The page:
The alignment of our thoughts and actions affects those around us as well.
Communities made up of integrated individuals are powerful – providing safety and atmospheres that encourage growth. They are communities that take the business of self-examination seriously, asking forgiveness and forgiving when necessary – allowing the process of re-membering to continue and spread.
But the question of the rules we should follow and where they come from remains. Whether we reference the Ten Commandments or Jesus’ summary of the law, it is important to keep in mind that they were given by God to God’s people as a means toward wholeness – tools to keep God’s people on the right track – rules created out of love.
For those of us who have had experience with kids, or can remember what it’s like to be a kid, we know that rules are important. Realistic and thoughtful rules help kids feel safe by establishing healthy boundaries and they often actually keep kids safe.
But as children grow up and become more mature in their understanding, we realize that our language must change. Instead of rattling off a list of do’s and don’ts to our older children,
a concise reminder – perhaps a more abstract reminder – is sufficient. A simple suggestion to “Remember who you are” may be enough.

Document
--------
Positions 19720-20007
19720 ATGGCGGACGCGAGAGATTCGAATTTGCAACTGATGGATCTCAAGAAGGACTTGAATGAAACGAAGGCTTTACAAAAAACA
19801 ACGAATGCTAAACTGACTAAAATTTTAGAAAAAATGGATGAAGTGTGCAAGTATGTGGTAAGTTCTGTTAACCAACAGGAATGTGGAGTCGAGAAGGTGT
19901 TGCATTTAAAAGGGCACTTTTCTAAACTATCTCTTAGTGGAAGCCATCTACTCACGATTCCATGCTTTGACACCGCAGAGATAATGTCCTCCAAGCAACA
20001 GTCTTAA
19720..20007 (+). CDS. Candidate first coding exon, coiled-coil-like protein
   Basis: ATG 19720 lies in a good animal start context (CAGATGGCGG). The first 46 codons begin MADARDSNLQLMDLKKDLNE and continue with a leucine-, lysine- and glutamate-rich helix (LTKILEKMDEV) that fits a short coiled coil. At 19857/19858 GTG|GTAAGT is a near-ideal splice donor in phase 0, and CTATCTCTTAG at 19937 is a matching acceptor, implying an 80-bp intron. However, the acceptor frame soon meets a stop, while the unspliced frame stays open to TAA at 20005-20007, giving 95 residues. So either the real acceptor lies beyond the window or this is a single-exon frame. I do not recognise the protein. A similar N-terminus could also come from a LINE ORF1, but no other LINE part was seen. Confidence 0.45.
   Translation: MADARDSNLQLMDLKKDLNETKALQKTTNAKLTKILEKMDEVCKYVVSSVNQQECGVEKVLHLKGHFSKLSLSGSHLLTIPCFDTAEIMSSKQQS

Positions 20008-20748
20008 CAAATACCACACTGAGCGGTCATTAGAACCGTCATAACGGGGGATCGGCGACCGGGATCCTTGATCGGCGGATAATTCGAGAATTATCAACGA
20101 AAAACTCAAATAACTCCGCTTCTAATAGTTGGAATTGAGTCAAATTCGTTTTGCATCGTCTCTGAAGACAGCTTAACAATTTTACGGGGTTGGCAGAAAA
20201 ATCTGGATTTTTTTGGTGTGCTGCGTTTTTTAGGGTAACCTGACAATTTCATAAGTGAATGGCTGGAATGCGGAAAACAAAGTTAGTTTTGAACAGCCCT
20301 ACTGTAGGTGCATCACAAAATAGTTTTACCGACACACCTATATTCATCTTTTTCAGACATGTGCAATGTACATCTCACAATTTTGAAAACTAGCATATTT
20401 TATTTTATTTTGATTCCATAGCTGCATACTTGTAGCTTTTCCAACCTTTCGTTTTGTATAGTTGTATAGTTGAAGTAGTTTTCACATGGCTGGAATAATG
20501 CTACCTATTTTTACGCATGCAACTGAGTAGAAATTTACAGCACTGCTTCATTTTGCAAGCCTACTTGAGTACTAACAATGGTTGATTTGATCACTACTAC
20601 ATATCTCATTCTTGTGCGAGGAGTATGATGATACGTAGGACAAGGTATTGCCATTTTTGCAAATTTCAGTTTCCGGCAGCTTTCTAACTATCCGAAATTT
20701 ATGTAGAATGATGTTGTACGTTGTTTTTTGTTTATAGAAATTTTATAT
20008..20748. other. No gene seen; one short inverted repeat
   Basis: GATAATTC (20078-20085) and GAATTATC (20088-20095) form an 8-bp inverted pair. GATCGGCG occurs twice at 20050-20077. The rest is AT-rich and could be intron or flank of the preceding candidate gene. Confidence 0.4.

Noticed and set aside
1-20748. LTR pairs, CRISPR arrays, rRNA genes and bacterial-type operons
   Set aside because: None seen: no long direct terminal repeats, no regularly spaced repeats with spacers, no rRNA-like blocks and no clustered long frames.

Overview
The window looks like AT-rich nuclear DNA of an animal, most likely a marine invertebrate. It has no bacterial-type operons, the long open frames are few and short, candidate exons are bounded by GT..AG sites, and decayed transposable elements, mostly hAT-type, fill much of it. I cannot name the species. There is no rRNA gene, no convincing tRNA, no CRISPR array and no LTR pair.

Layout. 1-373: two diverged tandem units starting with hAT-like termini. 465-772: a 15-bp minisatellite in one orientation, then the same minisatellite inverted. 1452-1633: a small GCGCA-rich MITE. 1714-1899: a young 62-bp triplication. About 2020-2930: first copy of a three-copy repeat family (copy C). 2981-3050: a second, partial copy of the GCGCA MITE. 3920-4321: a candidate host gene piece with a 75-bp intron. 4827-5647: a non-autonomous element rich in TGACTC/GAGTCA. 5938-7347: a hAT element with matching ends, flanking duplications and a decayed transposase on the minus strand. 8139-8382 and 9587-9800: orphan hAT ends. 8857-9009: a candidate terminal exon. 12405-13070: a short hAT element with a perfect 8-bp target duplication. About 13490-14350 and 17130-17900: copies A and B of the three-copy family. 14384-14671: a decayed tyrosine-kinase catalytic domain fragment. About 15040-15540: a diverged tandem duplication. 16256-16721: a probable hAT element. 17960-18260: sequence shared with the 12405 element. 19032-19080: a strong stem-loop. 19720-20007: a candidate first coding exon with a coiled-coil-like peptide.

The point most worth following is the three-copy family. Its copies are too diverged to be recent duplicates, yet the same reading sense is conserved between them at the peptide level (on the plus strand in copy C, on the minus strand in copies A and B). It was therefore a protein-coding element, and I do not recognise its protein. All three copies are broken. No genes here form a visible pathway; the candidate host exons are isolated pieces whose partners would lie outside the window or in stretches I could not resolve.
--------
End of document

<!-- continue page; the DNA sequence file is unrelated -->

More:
This kind of reminder only works when rules and the values on which they are based have been internalized, however. And in order for that to happen, the rules and values sometimes need to be made explicit.
I remember how easy it was for us to get behind the anti-bullying campaign, but this week I have also been thinking about how reticent we are to name behaviors that we’re more likely to engage in ourselves – and then turn a blind eye to: gossip, outbursts of anger, selfish and self-serving behaviors that break trust and sow seeds of division – behaviors that hurt others and, in turn, hurt ourselves.
As Paul writes to the church in Corinth, we are God’s servants working together – no matter what our age, no matter what our role, no matter what day of the week it is. We are God’s field, God’s building. So, let’s remember. What we do, matters; what we think counts. Let’s work for authenticity and integrity – doing our best to make sure our inner and outer lives line up. Who knows, we might be able to keep all the rooms of our lives – including the bathrooms – ready for the next person – welcoming, wholesome, real – without having to post a list of rules! Amen.